Thursday, June 24, 2010

Agroecosystems and climate change

In a chapter to appear in the Handbook of Climate Change and Agroecosystems, four approaches used to estimate the potential distribution of native and invasive species in agricultural, natural and medical/veterinary vector/disease systems in the face of climate change are reviewed: (1) time-series observations to document biological responses to changes in climatic variables; (2) remote sensing analysis of data; (3) climate envelope approaches (statistically-based ecological niche models and physiologically-based ecological niche models); (4) physiologically based demographic models. The bases and relative merits of the approaches are discussed. The chapter emphasizes physiologically based demographic models that may be used at the individual, population and regional scales. Such models easily include multiple trophic levels as demonstrated for the olive/olive scale system. The olive/olive-fly system embedded in a geographic information system (GIS) is used to illustrate the utility of the physiologically based demographic approach for climate change research. Applications to other crop/pest/natural enemy systems are also discussed. The use of marginal analysis to summarize regional simulation data is introduced.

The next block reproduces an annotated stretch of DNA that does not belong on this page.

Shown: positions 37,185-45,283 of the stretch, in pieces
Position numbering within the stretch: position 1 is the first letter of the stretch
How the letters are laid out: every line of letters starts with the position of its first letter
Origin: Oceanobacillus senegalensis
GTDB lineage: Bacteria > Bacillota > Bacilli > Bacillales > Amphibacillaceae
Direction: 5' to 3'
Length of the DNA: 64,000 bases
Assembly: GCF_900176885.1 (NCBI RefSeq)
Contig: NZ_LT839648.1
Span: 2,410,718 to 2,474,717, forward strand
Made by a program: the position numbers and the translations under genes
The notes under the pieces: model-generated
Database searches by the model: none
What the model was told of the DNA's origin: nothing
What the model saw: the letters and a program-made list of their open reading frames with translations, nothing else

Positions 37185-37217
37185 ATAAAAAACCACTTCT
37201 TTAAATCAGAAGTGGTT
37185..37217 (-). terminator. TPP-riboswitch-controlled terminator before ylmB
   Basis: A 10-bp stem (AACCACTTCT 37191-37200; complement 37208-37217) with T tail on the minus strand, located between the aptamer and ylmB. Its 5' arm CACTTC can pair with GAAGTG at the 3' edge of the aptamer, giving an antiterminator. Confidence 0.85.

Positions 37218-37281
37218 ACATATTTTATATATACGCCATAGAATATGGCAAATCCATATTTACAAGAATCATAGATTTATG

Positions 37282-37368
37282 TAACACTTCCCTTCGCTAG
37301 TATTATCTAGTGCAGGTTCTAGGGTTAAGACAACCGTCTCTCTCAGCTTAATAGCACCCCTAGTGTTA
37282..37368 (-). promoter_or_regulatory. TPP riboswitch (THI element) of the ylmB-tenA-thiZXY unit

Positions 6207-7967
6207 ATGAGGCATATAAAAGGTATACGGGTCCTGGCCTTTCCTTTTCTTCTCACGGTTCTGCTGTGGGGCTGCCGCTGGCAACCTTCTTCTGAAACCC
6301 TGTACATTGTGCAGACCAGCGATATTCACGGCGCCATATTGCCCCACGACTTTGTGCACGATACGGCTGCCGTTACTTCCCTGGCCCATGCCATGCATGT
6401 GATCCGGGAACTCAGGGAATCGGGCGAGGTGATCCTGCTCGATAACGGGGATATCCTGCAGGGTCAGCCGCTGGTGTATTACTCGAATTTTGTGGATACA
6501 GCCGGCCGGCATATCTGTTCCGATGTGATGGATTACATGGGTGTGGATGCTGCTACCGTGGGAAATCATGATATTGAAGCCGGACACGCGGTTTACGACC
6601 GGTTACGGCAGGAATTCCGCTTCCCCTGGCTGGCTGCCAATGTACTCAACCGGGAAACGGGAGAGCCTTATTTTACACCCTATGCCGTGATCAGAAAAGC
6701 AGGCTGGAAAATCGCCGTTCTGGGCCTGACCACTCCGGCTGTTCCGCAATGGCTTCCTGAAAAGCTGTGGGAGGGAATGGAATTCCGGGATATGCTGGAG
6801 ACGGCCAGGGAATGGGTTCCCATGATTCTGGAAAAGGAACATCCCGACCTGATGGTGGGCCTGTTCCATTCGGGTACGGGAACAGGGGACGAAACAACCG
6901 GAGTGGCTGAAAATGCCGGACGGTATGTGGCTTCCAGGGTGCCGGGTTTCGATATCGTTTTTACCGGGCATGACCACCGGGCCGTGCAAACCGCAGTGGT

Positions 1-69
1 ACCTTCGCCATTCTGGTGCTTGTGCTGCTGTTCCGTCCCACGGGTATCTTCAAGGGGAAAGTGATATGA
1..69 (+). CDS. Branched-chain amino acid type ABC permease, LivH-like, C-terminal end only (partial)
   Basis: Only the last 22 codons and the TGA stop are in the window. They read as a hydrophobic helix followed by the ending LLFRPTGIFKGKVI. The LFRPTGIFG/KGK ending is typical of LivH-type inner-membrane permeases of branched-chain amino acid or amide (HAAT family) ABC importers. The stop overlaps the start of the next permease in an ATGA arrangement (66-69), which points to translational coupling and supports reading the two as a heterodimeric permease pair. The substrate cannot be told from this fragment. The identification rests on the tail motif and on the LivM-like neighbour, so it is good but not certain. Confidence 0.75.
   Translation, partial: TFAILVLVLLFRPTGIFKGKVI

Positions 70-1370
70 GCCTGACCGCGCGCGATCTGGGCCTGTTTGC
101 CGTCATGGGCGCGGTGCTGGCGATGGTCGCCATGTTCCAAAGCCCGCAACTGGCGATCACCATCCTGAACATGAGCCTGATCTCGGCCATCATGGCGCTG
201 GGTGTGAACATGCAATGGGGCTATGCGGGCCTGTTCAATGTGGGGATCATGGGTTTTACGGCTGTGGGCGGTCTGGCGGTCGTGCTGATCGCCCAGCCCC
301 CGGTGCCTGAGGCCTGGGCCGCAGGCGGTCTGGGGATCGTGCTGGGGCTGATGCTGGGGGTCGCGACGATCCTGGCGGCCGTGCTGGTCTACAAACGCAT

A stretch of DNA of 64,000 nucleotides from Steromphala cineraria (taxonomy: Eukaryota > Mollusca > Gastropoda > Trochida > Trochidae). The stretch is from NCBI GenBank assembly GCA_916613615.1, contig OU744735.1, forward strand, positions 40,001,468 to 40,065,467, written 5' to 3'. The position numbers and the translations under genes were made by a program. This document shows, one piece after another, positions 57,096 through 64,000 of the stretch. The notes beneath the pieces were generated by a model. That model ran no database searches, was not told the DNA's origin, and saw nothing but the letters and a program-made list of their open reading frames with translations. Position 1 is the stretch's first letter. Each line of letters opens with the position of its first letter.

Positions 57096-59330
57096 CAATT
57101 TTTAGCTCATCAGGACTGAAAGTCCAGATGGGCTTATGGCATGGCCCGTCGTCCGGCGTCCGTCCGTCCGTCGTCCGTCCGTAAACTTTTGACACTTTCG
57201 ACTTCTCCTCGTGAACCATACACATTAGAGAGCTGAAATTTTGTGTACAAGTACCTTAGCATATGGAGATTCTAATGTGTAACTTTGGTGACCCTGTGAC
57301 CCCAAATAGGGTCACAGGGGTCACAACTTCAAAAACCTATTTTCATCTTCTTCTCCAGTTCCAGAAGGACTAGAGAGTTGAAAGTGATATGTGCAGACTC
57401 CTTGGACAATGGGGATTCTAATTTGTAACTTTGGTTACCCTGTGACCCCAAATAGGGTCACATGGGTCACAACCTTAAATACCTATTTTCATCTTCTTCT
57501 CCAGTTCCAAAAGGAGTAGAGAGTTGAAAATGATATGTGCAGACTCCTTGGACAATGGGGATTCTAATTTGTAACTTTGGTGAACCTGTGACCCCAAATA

Gutierrez A.P., Ponti L., Gilioli G., 2010. Climate change effects on plant-pest-natural enemy interactions. In: Hillel D., Rosenzweig, C. (eds.), Handbook of Climate Change and Agroecosystems: Impacts, Adaptation, and Mitigation. World Scientific Publishing, Singapore (in press).

No comments:

Post a Comment